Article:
In a continued attempt to excuse the colonies from British rule, he went as far with his point as to set forth a list of specific charges against King George III. In the declaration, Jefferson portrayed the King as a ruthless tyrant and an erratic hypocrite. He thoroughly pronounced that it was rightful of the colonies to end their association with British government, which had clearly failed to secure those deeply unalienable rights inscribed earlier in the document. On Friday, June 26, 1776, Jefferson presented his draft to congress for the first time. Congress modified the draft in a merely stylistic manner, toning down some of Jefferson’s overly-heated language towards the King. Although some changes were substantial, such as the removal of the accusation that the King promoted illegal slave trade and was engaged in the importation of African-Americans into the colonies, most of Jefferson’s original draft survived. A polished version of the document was drafted nearly one week after Jefferson’s proposal. As the declaration was finally publicized on July 4, 1776, the term “Independence Day” was coined.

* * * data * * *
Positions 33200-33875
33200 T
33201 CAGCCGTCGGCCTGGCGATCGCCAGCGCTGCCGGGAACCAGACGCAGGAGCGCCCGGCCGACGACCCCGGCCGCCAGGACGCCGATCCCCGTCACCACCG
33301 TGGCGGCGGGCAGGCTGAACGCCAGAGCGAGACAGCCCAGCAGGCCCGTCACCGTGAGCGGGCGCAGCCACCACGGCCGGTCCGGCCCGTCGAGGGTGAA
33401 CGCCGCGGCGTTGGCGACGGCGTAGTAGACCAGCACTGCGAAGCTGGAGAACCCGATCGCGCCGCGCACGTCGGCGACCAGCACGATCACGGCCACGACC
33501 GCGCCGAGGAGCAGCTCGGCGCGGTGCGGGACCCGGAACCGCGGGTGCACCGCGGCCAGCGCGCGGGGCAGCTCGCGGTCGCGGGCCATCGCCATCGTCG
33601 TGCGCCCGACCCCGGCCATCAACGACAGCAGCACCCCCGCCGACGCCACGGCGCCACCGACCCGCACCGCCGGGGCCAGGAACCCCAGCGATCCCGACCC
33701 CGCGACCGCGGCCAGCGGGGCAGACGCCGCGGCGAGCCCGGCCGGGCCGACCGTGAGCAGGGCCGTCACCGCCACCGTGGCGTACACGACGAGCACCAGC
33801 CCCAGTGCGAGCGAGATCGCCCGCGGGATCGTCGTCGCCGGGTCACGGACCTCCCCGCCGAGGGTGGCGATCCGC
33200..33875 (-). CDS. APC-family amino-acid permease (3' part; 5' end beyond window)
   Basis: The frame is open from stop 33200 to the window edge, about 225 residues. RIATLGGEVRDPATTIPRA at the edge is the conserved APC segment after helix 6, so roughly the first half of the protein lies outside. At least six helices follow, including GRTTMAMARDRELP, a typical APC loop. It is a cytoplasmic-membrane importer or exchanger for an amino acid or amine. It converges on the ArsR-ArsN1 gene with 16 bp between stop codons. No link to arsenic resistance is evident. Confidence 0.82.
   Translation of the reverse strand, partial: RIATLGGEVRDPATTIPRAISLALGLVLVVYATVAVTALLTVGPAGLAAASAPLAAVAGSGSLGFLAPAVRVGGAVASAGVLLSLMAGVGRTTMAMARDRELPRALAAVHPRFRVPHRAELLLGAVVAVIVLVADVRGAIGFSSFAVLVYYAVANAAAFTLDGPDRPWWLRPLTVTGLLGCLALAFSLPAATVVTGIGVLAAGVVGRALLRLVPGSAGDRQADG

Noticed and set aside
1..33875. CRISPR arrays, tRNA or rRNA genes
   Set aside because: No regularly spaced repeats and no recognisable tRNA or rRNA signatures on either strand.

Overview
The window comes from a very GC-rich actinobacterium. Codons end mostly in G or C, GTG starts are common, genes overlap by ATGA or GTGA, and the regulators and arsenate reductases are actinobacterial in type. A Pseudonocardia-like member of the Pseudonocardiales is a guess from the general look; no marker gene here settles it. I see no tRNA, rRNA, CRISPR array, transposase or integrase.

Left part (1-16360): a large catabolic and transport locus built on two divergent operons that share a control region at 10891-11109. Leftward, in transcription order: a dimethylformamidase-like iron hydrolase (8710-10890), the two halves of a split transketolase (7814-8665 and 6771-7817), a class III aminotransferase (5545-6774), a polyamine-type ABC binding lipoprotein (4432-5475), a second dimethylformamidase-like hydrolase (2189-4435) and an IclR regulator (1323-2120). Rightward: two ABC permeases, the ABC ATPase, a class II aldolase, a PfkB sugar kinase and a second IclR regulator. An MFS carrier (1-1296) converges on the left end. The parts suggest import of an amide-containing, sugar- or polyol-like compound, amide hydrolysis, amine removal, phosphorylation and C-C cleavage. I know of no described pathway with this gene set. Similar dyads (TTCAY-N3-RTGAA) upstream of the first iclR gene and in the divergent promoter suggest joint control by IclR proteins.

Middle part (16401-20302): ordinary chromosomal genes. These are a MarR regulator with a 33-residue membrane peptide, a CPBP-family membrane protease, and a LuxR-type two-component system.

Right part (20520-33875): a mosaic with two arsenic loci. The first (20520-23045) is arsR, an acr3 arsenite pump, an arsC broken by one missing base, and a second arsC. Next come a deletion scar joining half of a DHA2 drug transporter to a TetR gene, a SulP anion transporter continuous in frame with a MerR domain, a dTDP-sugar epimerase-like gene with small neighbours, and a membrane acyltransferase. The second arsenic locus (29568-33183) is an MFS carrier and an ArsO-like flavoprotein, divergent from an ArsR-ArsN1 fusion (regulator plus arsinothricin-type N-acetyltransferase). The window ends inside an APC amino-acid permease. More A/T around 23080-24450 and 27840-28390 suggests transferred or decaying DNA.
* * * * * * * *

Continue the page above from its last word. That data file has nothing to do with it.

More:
Later after this feat, Jefferson joined the Virginia House of Delegates in the fall of 1776. In an effort to protect the people’s right to worship as they please, he promoted the Virginia Statute for Religious Freedom, a forerunner to the constitutional first amendment. These laws that Jefferson wrote proclaimed that no man should be forced to attend any religious service or to support any religion at all, which was required for the Church of England by Britain before the Declaration of Independence was promulgated, and that one’s religious beliefs should not affect his civil liberties.